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Missouri flu cases double in one week

Wednesday, February 13, 2008 | 7:17 p.m. CST; updated 11:39 a.m. CDT, Monday, July 21, 2008

COLUMBIA — Influenza cases increased sharply in the past week locally and across the state of Missouri.

The Columbia/Boone County Health Department on Wednesday reported 283 cases through the end of last week, an increase of 182 cases since Feb. 3.

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Statewide, the number had risen to 7,582 as of Saturday, an increase of more than 3,900 in the past week, according to the Missouri Department of Health and Senior Services.

Brian Quinn, state health department spokesman, said the numbers are higher than expected.

“These last couple weeks, particularly in the eastern part of Missouri, we’ve seen a huge increase,” Quinn said on Wednesday. “It’s just peaked tremendously.”

People ages 25 to 49 were most affected by the flu last week in Boone County and statewide, and ages 15 through 24 made up the second highest group.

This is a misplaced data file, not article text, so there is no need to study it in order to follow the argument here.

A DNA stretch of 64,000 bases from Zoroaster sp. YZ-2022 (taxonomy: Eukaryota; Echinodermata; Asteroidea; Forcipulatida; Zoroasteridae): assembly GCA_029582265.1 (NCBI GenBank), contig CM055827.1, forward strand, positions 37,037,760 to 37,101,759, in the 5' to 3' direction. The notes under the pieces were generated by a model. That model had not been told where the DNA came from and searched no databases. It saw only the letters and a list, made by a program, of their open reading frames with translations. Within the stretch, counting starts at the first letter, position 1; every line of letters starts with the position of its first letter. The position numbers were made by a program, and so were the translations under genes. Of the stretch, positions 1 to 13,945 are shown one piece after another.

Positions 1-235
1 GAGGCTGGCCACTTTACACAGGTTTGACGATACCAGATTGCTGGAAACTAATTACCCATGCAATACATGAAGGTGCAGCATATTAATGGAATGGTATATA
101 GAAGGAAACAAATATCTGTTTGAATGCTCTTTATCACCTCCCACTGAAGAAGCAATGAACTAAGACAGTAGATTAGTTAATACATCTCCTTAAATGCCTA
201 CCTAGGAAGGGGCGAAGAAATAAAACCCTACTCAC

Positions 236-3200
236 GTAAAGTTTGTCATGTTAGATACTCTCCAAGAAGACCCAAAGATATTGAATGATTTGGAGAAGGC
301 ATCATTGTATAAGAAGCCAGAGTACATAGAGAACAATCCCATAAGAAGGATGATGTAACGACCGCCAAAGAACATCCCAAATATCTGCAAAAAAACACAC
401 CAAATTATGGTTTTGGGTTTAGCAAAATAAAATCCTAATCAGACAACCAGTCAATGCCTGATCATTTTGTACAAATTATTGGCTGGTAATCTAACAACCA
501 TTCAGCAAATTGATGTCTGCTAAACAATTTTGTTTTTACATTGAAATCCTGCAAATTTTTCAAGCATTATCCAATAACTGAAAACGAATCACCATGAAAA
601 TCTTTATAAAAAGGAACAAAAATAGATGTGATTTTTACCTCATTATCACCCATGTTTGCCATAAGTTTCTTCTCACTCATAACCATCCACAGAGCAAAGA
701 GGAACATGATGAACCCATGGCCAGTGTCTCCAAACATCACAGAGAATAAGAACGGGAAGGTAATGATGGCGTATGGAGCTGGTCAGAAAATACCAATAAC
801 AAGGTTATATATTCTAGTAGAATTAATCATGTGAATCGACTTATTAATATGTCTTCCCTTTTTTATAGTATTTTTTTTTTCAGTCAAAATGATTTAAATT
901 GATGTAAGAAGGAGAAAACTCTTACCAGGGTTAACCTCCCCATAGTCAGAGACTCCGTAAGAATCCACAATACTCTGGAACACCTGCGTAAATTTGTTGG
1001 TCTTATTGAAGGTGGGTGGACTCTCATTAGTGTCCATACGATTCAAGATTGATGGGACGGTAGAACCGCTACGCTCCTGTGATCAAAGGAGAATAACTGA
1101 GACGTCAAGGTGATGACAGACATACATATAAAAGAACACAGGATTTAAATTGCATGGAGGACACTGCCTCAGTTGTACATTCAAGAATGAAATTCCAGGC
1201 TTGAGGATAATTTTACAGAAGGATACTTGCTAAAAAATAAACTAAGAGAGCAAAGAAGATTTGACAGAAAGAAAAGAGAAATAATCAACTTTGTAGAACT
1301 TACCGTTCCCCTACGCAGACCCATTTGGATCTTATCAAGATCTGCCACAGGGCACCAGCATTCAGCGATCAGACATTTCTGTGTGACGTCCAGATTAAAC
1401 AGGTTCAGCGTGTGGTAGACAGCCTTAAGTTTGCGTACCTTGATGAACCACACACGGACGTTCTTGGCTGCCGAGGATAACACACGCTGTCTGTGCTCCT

Quinn said he was not surprised that teenagers through middle-aged people accounted for the most cases because they have the highest chance of being exposed.

“It makes sense in that those are the people who are going to school and work,” he said.

Deidre Wood, public information specialist for the Columbia/Boone County Health Department, also cited the workplace as the most probable cause for the heavy toll on these age brackets.

“They’re in close proximity with their co-workers. If somebody at work is sick they can spread it,” Wood said.

Quinn said infection can occur before symptoms appear, so it’s possible to spread the flu before you know you have it. The state Health Department continued to encourage the public to reduce the spreading of the flu by washing their hands frequently, sneezing and coughing into a tissue and staying home if infected.

Wood confirmed that the county Health Department is still giving away free flu vaccinations and encouraged those who have not had the shot to get it. Although the vaccination doesn’t reach its peak effectiveness for two weeks, it still provides better protection than no vaccination at all.


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